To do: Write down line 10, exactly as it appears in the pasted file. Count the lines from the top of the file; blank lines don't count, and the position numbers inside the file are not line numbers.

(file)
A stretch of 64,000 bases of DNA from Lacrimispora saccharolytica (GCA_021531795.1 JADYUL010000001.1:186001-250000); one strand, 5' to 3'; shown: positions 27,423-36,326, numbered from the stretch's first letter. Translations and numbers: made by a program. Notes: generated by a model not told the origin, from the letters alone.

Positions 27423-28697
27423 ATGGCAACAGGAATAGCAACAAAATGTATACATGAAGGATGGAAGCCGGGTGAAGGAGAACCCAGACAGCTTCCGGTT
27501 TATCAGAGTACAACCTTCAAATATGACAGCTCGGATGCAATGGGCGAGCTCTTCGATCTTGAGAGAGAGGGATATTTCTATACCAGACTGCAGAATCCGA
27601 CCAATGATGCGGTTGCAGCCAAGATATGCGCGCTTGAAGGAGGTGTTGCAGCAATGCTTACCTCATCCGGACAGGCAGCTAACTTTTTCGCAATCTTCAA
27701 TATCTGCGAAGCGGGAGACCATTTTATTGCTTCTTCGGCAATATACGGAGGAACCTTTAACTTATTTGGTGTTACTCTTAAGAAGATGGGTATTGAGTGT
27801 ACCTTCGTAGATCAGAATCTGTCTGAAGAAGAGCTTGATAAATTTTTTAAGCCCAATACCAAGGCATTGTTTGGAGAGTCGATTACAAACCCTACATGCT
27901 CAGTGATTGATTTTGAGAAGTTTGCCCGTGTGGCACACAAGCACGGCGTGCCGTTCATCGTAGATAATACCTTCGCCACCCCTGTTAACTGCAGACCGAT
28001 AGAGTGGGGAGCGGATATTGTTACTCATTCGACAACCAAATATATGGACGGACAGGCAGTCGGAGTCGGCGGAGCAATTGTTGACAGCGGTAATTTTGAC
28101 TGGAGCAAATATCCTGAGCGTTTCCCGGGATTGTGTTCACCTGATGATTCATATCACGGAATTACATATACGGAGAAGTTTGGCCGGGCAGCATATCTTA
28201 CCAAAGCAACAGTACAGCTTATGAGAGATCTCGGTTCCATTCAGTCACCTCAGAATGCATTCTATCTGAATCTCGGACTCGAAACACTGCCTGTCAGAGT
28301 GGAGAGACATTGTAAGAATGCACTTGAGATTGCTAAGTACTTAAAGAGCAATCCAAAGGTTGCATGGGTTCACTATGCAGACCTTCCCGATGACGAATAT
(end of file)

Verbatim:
28101 TGGAGCAAATATCCTGAGCGTTTCCCGGGATTGTGTTCACCTGATGATTCATATCACGGAATTACATATACGGAGAAGTTTGGCCGGGCAGCATATCTTA